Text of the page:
If you live in Sydney, the Central Coast or Hunter Region in the Ausgrid electricity network, and pay Time Of Use tariffs, chances are your retailer has been giving you a raw deal sine July 2018. That’s because a majority of retailers have failed to pass through Ausgrid’s reduced peak hour network charges for Time
Ausgrid Time Of Use customers getting a raw deal
If you live in Sydney, the Central Coast or Hunter Region in the Ausgrid electricity network, and pay Time Of Use tariffs, chances are your retailer has been giving you a raw deal sine July 2018.That’s because a majority of retailers have failed to pass through Ausgrid’s reduced peak hour network charges for Time Of Use customers.
From July 2018, Ausgrid stopped charging its peak tariff in April, May, September and October. Unfortunately most retailers haven’t changed the peak periods for their customers and haven’t passed on the savings. As a result retailers are pocketing an additional 18.4 cents per kWh that customers use for 30 hours each week for 4 months of the year (~500 hours p.a.). The 18.4 cents (ex GST) is the difference between what Ausgrid charge retailers for electricity consumed in Peak and Shoulder time periods. Further, Ausgrid also changed its Time Of Use peak period from 2-8pm to 5-9pm from June to August. So, these retailers will also be charging customers peak rates for an 10 extra hours per week (~130 hours p.a.) during winter. The total effect is that Time Of Use consumers with many retailers will be paying at least an extra 20 cents (inc GST) for each kWh they consume across ~630 hours per year.
For a household using 1kWh of electricity in each peak hour (based on 5,000kWh p.a. and 30% usage during the peak period), the additional cost will be ~$125 p.a.
Let’s look at which retailers are sharing the savings and those that are yet to pass on the reduced peak periods.
Retailers sharing the savings
As of June 14th 2019, the following retailers have adopted Ausgrid’s current Time Of Use periods for tariff EA025 for households (based on their published Basic Plan Information Documents) and are passing on the savings available from reduced peak periods for seven months of the year.
- Blue NRG
- DC Power Co
- Energy Australia
- Mojo Power
- Pooled Energy
- ReAmped Energy
- Simply Energy
Retailers yet to share the reduced peak periods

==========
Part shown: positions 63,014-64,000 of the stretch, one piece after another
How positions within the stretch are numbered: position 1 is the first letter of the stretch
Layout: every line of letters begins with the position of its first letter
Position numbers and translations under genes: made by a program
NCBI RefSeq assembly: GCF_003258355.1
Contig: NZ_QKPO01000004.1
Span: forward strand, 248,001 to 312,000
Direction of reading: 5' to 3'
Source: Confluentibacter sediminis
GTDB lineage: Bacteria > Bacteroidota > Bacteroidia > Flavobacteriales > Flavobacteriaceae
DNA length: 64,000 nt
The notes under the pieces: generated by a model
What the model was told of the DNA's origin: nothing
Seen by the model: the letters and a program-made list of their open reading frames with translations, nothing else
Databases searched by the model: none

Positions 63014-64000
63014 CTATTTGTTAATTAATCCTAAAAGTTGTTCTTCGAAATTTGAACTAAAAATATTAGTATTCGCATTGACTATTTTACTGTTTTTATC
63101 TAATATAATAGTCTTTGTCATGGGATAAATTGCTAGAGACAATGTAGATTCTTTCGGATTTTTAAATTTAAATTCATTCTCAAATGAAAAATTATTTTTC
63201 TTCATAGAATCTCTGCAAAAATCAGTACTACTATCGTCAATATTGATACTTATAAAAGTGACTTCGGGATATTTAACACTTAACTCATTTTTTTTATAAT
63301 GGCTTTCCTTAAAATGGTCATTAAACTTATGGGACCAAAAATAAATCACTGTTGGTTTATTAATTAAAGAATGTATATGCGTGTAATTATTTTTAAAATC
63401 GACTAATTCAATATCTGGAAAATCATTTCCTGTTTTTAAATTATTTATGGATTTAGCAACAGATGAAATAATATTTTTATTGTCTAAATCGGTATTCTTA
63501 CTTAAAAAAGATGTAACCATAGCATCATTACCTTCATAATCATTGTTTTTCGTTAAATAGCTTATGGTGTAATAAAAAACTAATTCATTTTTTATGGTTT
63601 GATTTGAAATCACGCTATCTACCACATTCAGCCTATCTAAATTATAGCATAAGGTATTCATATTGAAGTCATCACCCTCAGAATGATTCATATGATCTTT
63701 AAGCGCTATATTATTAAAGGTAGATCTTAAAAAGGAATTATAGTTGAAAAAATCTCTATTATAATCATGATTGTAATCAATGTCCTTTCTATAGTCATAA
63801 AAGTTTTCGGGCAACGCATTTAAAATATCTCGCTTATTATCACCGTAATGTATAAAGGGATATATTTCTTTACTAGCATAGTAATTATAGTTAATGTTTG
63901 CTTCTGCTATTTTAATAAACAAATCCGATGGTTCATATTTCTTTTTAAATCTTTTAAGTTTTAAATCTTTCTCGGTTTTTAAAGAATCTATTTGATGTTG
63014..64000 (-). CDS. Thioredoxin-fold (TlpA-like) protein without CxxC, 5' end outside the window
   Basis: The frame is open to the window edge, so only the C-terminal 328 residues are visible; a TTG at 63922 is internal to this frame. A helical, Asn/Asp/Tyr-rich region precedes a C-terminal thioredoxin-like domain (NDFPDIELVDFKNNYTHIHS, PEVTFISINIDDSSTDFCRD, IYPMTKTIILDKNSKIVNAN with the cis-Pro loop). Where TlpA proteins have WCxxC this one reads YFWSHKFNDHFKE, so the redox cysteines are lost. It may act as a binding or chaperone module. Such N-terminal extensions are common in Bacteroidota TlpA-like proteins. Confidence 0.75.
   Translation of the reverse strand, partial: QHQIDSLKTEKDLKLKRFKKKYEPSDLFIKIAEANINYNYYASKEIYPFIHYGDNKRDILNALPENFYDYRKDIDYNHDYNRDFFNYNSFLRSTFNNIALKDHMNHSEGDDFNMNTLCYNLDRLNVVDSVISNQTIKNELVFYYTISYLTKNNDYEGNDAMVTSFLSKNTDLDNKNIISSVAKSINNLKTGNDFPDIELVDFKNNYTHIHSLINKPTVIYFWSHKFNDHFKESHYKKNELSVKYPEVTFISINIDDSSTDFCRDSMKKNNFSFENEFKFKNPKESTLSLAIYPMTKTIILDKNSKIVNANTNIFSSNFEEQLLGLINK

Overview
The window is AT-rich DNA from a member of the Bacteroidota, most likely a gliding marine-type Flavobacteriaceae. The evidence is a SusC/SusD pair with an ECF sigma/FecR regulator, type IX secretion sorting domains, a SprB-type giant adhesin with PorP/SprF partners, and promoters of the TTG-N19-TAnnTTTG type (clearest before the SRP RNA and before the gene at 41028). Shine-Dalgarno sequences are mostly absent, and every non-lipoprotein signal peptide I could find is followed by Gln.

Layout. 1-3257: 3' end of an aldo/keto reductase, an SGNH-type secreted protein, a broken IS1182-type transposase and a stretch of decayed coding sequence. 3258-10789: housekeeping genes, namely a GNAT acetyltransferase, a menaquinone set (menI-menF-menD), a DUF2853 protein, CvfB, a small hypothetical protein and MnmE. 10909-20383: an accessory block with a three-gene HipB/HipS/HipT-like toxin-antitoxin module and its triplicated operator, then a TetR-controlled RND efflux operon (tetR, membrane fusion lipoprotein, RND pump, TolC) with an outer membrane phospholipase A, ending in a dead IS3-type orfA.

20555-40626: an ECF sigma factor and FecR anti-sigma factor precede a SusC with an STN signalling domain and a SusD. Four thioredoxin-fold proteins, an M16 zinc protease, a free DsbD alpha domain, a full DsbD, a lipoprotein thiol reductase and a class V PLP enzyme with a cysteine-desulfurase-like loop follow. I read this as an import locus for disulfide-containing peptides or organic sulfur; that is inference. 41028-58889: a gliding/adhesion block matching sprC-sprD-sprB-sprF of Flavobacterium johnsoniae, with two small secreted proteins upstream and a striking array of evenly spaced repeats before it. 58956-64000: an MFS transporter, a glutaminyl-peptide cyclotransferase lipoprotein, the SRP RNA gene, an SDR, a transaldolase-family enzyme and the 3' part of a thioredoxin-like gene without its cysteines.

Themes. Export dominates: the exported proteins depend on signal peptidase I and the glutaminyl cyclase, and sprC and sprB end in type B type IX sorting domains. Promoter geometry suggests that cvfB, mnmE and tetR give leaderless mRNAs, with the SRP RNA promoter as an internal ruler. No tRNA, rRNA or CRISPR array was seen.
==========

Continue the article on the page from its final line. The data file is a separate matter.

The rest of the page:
The retailers who are charging based on the pre-July 2018 Time Of Use periods that have significantly more Peak period hours (based on their published Basic Plan Information Documents) are:
- 1st Energy
- Alinta Energy
- Click Energy
- Diamond Energy
- Energy Locals
- Lumo Energy
- Momentum Energy
- Next Business Energy
- Origin Energy
- People Energy
- Red Energy
- Sanctuary Energy
It’s possible that the seasonal time of use tariffs may require changes to retailers billing systems to incorporate this. However, given that 11 of 29 retailers serving the Ausgrid network have already made the change, we’d question whether this is the reason for them not adopting the new Time Of Use periods.
Cost reflective network tariffs
The Australian Energy Regulator has been pushing electricity networks hard to implement cost reflective tariffs in order to reduce network charges faced by all consumers. After almost a year, many retailers in Ausgrid are yet to adopt the cost-reflective tariffs and instead have pocketed potential savings consumers should receive.
It’s difficult to highlight the individual impact of this issue, without taking into account a household’s full meter data history to be able to accurately reflect the costs between retailers who are using the current and old time of use periods. This should be resolved when the new Consumer Data Right initiative is implemented (2021?) but until then it is certainly something for households in the Ausgrid network area on Time Of Use tariffs to be mindful of.
Ausgrid are releasing a number of demand tariffs from July 2019 and we will be following with great interest to see which retailers will make those tariffs available to consumers and at what rates.
Ausgrid are also stating that network charges on usage will fall around 10% for households from July. While we hope to see some of those savings passed through to consumers this may not be the case. Early statements from some retailers indicate that the prices of market offers will stay flat. Whether this is profiteering or a way to cover for the lower profits from customers moving from standing offers to the Default Market Offer, remains to be seen.
Increasing margins to support the Default Market Offer
We believe that the Default Market Offer will most likely play a part in reducing the best offers made by retailers with standing offers. In effect, engaged customers will not be able to get as good a deal as they could have in the past. This is because retailers will need to make up for the income lost to customers who are moved to cheaper default market offer.
We expect retailers to continue to seek out ways to maintain their margins in an increasingly competitive retail electricity market. As we can see from the overreach on Ausgrid Time Of Use customers, who will pay the price for that may take some time to find out..
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